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Harrisburg, Pa., museum took different path

March 23, 2000|By BRENDAN KIRBY

About eight years ago, civic leaders in Harrisburg, Pa., set their sights on a grand Civil War-themed museum that would tell a comprehensive story of the War Between the States.

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Their vision, which bears a striking resemblance to a museum proposed for downtown Hagerstown, will become a reality later this year when the National Civil War Museum of Harrisburg opens its doors.

Harrisburg's mayor, Stephen R. Reed, conceived the plan and methodically pursued it, according to city and museum officials there. The path the museum took differs from the one Hagerstown museum backers plan to take.

Unlike the Hagerstown initiative, the Harrisburg museum had a large collection of artifacts and memorabilia before leaders began seeking funding sources for the $35 million complex.

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Unlike the Hagerstown initiative, the Harrisburg effort was able to secure funding from a city-state partnership that precluded the need for a large-scale private fund-raising effort.

And while the Harrisburg museum is seeking the same relationship with the Smithsonian Institution that the Hagerstown group is after, officials in the Pennsylvania capital say it is not vital to the museum's success.

"It is not crucial to us," said George E. Hicks, executive director of the museum.

City officials expect construction of the museum to be completed this summer, in time for the 135th anniversary of the end of the Civil War. From June 9 to June 11, about 10,000 re-enactors will highlight a weekend during which the public will get a sneak peek at the museum.

The grand opening is scheduled for Nov. 15.

Randy King, an aide to Mayor Reed, said Harrisburg is in the process of making job offers for curator, assistant curator and other museum positions.

King said the 12,000 objects that will be displayed at the museum have come mostly from private collections around the country.

"Most of it is stuff that's never been seen before," he said.

The museum will feature exhibits and information on the war itself and its major battles, the pre-war and post-war periods. In addition, it will focus on U.S. and Confederate soldiers, civilian life and slavery.

Unlike other museums devoted to the war, Hicks said the Harrisburg museum will have a more comprehensive scope.

"We will be the only museum in the country that will deal with the immediate pre-war years and immediate post-war years," Hicks said. "I understand there are others that want to imitate it."

The Harrisburg museum is a formidable competitor for affiliation with the Smithsonian Institution, said Dennis E. Frye, a member of the organization that is pushing the Hagerstown effort.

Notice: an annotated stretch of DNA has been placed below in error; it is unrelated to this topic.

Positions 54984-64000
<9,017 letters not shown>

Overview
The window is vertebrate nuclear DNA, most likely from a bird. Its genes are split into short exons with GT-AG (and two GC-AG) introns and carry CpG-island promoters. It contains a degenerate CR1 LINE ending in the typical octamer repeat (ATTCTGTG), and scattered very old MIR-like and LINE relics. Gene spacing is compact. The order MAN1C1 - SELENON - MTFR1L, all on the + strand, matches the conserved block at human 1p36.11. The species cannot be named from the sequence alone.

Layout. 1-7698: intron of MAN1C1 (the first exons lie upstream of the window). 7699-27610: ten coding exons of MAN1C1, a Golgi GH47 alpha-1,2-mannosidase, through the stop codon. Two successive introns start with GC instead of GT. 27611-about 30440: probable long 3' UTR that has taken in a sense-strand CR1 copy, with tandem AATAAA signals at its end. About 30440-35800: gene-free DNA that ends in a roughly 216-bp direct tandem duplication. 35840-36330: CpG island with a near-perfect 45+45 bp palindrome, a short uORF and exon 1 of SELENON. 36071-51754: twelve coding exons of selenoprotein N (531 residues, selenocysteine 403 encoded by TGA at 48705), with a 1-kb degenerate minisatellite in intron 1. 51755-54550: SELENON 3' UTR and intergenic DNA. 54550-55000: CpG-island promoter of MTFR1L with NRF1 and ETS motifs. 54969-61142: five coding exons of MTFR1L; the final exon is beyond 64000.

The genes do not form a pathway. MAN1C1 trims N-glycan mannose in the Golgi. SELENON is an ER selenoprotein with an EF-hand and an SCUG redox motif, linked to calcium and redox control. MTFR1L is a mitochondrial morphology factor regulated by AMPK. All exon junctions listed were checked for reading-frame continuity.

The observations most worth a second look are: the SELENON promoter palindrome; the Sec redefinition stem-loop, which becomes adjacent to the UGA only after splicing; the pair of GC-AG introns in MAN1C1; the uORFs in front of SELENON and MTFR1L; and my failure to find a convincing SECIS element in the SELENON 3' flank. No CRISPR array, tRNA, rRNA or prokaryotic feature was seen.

The Museum of the Confederacy in Richmond, Va., also is seeking inclusion in the Smithsonian's Affiliations Program, Frye said.

That is why the nonprofit Antietam Creek Coalition is lobbying so hard to have planning money included in the state budget, Frye said. Without the $450,000 this year, another museum will get affiliation first, Frye said.

"We'd be so far behind the others that it would be a waste of time and money," he said. "It would demolish fund-raising and marketing."

As for the museum itself, Frye laid out a vision that sounds much like plans for the Harrisburg facility.

"Our concentration is not just on the Civil War. We're building a museum that is going to place the war in context," he said. "It will be the best. It will tell the whole story. And it will tell the story better than any other museum."

Although they have similar visions, the museum proposals differ in an important way: The Harrisburg museum owns its collection, while the Hagerstown museum would rely on borrowed items.

Hicks said the Harrisburg museum has enough objects, in fact, that it could rotate them every six months for the next three years and never have to use the same item twice.

"I don't know of anyone else out there that has a collection that compares," he said.

Frye said the Antietam Creek Coalition does not have the millions of dollars it would take to acquire a first-rate collection.

Instead, he said it will concentrate on presentation and interpretation of the Smithsonian's exhibits. Frye said the museum also would seek loans from historical societies, local museums and private collections to keep exhibits fresh.

Hicks said Harrisburg officials decided from the beginning that it was better to build their own collection.

"We're very fortunate. We have the funding in place," he said. "Mayor Reed had the vision He laid his foundation first."

Objects on short-term loan bring increased costs and headaches in terms of insurance, security and shipping, he said. Many organizations also demand that museums not charge admission to the exhibits, he added.

"Most museums frown on loans because it's fraught with difficulties," he said. "Most museums start or evolve from a collection."

Hicks said he is proud of the museum in Harrisburg. But he said it will by no means have the final say on the topic.

Noting that 2 million people served in the war, which lasted four years, Hicks said there is room for other museums.

"Museums complement each other. They do not compete," he said. "There is more than enough story to go around One museum can't do it all."

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